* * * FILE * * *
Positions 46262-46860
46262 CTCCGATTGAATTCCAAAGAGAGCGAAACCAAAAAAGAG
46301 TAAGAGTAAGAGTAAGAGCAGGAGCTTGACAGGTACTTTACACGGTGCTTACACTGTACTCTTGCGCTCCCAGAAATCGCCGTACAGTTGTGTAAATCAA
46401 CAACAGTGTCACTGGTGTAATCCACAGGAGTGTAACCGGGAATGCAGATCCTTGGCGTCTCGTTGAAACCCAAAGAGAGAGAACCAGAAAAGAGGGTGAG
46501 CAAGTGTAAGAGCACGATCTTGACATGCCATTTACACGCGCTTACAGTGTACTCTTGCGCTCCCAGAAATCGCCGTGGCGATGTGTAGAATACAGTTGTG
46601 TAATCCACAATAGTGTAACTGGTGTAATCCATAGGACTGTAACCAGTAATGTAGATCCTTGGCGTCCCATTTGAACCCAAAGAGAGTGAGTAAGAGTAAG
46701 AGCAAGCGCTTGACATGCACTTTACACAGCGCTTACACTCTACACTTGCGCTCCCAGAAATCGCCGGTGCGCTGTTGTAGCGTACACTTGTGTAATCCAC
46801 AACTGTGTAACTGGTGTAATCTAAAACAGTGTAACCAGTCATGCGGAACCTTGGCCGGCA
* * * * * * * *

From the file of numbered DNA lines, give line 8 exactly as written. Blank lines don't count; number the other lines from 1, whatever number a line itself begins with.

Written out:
46801 AACTGTGTAACTGGTGTAATCTAAAACAGTGTAACCAGTCATGCGGAACCTTGGCCGGCA